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From Wikipedia, the free encyclopedia

Erosion of dolostone over weaker shale created the Niagara Escarpment.
Erosion of dolostone over weaker shale created the Niagara Escarpment.
Triassic dolomitic rocks from Slovakia.
Triassic dolomitic rocks from Slovakia.
Trilobite fossil preserved as an internal mold in Silurian dolostone from southwestern Ohio, USA
Trilobite fossil preserved as an internal mold in Silurian dolostone from southwestern Ohio, USA
Erosion of dolomitic rocks in Mourèze, Hérault, France.
Erosion of dolomitic rocks in Mourèze, Hérault, France.

Dolostone or dolomite rock is a sedimentary carbonate rock that contains a high percentage of the mineral dolomite, CaMg(CO3)2. In old USGS publications, it was referred to as magnesian limestone, a term now reserved for magnesium-deficient dolostones or magnesium-rich limestones. Technically, dolostone has a stoichiometric ratio of nearly equal amounts of magnesium and calcium. Most dolostones formed as a magnesium replacement of limestone or lime mud prior to lithification.[1] It is resistant to erosion and can either contain bedded layers or be unbedded. It is less soluble than limestone in weakly acidic groundwater, but it can still develop solution features over time. Dolostone can act as an oil and natural gas reservoir.

The term dolostone was introduced to avoid confusion with the mineral dolomite. The usage of the term dolostone is controversial because the name dolomite was first applied to the rock during the late 18th century and thus has technical precedence. The use of the term dolostone is not recommended by the Glossary of Geology published by the American Geological Institute. It is, however, used in some geological publications.

The geological process of conversion of calcite to dolomite is known as dolomitization and any intermediate product is known as "dolomitic limestone."[2]

The "dolomite problem" refers to the vast worldwide depositions of dolostone in past geologic record eluding a unified explanation for their formation.

The first geologist to distinguish dolomite rock from limestone was Belsazar Hacquet in 1778.[3]

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Transcription

Contents

Caves in dolostone

As with limestone caves, natural caves and solution tubes can form in dolomite rock as a result of dissolution by weak carbonic acid.[4][5] Calcium carbonate speleothems (secondary deposits) in the forms of stalactites, stalagmites, flowstone etc, can also form in caves within dolomite rock. “Dolomite is a common rock type, but a relatively uncommon mineral in speleothems”.[4] Both the 'Union Internationale de Spéléologie' (UIS) and the American 'National Speleological Society' (NSS), extensively use in their publications, the terms "dolomite" or "dolomite rock" when referring to the natural bedrock containing a high percentage of CaMg(CO3)2 in which natural caves or solution tubes have formed.[4][6]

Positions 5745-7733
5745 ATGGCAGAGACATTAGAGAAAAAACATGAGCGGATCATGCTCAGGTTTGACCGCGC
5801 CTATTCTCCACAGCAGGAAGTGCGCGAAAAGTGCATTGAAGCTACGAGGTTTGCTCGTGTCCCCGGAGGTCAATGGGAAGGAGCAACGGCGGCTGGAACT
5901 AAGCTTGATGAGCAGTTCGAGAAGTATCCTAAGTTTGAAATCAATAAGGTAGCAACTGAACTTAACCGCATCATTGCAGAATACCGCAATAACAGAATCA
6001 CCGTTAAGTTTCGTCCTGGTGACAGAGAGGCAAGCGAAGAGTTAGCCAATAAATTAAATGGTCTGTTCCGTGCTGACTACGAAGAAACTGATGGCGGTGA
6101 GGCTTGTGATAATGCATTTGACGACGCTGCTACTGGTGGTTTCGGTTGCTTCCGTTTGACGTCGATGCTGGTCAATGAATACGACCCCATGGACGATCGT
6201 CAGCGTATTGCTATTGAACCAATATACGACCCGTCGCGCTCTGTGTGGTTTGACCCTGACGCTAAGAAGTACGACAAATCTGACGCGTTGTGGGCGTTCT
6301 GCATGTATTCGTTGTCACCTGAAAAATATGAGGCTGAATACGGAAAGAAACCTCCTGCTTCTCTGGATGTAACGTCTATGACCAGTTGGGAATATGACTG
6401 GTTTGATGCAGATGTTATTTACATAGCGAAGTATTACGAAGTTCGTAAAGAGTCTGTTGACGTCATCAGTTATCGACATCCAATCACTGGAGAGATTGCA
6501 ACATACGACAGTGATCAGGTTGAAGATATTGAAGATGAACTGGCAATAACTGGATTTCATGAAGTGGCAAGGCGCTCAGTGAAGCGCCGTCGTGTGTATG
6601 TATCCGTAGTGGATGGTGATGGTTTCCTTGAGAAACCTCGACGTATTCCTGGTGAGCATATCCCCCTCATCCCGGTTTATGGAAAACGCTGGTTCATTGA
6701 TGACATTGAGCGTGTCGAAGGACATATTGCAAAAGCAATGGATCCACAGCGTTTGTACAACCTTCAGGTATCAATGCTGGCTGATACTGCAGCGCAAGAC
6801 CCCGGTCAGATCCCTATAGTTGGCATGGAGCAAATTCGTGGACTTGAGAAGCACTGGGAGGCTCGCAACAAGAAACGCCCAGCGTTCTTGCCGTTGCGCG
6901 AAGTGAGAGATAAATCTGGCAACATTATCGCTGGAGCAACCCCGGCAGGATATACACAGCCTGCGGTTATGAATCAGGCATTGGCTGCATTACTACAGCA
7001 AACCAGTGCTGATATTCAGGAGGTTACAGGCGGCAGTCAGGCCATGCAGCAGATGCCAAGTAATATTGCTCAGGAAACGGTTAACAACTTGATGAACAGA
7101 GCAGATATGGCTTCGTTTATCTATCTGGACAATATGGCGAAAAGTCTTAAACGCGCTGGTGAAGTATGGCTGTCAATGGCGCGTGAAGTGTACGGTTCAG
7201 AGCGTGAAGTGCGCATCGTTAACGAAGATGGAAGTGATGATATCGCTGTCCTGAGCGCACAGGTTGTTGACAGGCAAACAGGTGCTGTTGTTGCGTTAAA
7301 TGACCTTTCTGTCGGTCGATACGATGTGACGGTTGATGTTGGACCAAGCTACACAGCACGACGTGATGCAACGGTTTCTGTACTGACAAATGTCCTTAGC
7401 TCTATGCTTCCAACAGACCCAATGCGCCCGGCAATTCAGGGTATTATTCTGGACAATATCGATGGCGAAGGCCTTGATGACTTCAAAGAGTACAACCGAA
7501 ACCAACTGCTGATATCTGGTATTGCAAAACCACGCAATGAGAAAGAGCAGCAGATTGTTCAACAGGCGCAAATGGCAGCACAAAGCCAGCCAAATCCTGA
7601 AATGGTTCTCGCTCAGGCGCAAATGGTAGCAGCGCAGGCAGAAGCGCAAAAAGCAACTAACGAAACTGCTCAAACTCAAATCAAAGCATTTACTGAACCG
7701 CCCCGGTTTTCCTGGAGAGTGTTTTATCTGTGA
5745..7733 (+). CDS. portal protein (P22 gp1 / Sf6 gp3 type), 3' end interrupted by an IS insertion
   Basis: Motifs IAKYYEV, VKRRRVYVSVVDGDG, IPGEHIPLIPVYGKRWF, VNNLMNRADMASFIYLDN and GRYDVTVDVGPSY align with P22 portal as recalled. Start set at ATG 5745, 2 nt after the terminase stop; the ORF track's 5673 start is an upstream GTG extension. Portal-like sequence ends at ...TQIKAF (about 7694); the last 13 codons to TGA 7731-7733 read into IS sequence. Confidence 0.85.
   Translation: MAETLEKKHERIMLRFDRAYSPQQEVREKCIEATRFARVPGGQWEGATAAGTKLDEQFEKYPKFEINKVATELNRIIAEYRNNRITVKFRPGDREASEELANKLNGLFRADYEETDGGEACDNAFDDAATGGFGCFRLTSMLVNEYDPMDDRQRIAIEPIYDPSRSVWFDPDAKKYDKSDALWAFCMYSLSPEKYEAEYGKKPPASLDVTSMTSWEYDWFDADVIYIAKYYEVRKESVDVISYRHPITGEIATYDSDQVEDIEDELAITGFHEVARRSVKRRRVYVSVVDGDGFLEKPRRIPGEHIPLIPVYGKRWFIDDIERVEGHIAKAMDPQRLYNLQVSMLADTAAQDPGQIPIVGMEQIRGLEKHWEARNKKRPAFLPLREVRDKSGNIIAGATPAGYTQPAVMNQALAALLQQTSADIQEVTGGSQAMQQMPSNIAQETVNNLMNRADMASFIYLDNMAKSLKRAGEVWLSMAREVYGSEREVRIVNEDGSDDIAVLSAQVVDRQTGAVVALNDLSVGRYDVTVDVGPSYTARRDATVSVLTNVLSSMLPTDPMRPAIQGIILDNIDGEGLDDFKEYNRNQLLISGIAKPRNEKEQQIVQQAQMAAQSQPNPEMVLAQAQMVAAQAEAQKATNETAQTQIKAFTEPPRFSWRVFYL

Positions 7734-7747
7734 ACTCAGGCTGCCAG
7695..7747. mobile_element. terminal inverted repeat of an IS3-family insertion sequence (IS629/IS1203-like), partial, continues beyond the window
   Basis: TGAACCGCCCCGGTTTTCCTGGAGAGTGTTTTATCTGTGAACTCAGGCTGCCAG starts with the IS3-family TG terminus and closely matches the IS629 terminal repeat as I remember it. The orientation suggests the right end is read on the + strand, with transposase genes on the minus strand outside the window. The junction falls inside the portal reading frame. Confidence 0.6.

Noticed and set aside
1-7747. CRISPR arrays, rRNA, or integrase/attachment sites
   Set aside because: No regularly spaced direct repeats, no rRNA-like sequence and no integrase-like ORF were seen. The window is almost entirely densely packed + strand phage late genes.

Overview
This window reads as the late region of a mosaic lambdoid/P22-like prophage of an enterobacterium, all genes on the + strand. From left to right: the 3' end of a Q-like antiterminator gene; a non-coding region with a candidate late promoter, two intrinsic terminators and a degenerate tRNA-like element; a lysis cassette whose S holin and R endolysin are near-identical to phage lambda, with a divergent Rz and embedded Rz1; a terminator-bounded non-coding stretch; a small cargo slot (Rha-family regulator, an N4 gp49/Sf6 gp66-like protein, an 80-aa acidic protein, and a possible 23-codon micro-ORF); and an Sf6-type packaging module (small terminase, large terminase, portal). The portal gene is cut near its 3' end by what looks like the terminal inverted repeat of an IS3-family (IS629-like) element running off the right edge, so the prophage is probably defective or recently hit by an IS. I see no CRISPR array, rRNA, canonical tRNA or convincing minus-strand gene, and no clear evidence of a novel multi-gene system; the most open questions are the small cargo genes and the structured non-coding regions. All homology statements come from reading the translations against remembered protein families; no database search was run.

Dolomite speleothems

Both calcium and magnesium go into solution when dolomite rock is dissolved. The speleothem precipitation sequence is: calcite, Mg-calcite, aragonite, huntite and hydromagnesite.[4][6] Hence, the most common speleothem (secondary deposit) in caves within dolomite rock karst, is calcium carbonate in the most stable polymorph form of calcite. Speleothem types known to have a dolomite constituent include: coatings, crusts, moonmilk, flowstone, coralloids, powder, spar and rafts.[4] Although there are reports of dolomite speleothems known to exist in a number of cave around the world, they are usually in relatively small quantities and form in very fine-grained deposits.[4][6]

References

  1. ^ Zenger & Mazzullo, 1982
  2. ^ "Dolomite. A sedimentary rock known as dolostone or dolomite rock". Geology.com. Retrieved 20 June 2014.
  3. ^ Kranjc, Andrej (2006). "Balthasar Hacquet (1739/40-1815), the Pioneer of Karst Geomorphologists". Acta Carsologica. Institute for the Karst Research, Scientific Research Centre, Slovenian Academy of Sciences and Arts. 35 (2). ISSN 0583-6050. Archived from the original on 31 December 2016.
  4. ^ a b c d e f Hill, C A and Forti, P, (1997). Cave Minerals of the World, Second editions. [Huntsville, Alabama: National Speleological Society Inc.] pp 14, 142, 143, 144 & 150, ISBN 1-879961-07-5
  5. ^ White W.B and Culver D.C., (2005) Chapter "Caves, Definitions of", Encyclopedia of Caves, edited by Culver D.C and White W.B., ISBN 0-12-406061-7
  6. ^ a b c Encyclopedia of Caves, (2005). Edited by Culver D.C and White W.B., ISBN 0-12-406061-7
  • Blatt, Harvey; Tracy, Robert J. (1996). Petrology; Igneous, Sedimentary, and Metamorphic (2nd ed.). W. H. Freeman. pp. 317–323. ISBN 0-7167-2438-3.
  • Tucker, M. E.; V. P., Wright (1990). Carbonate Sedimentology. Blackwell Scientific Publications. ISBN 0-632-01472-5.
  • Zenger, D. H.; Mazzullo, S. J. (1982). Dolomitization. Hutchinson Ross. ISBN 0-87933-416-9.

External links


This page was last edited on 2 November 2018, at 05:44
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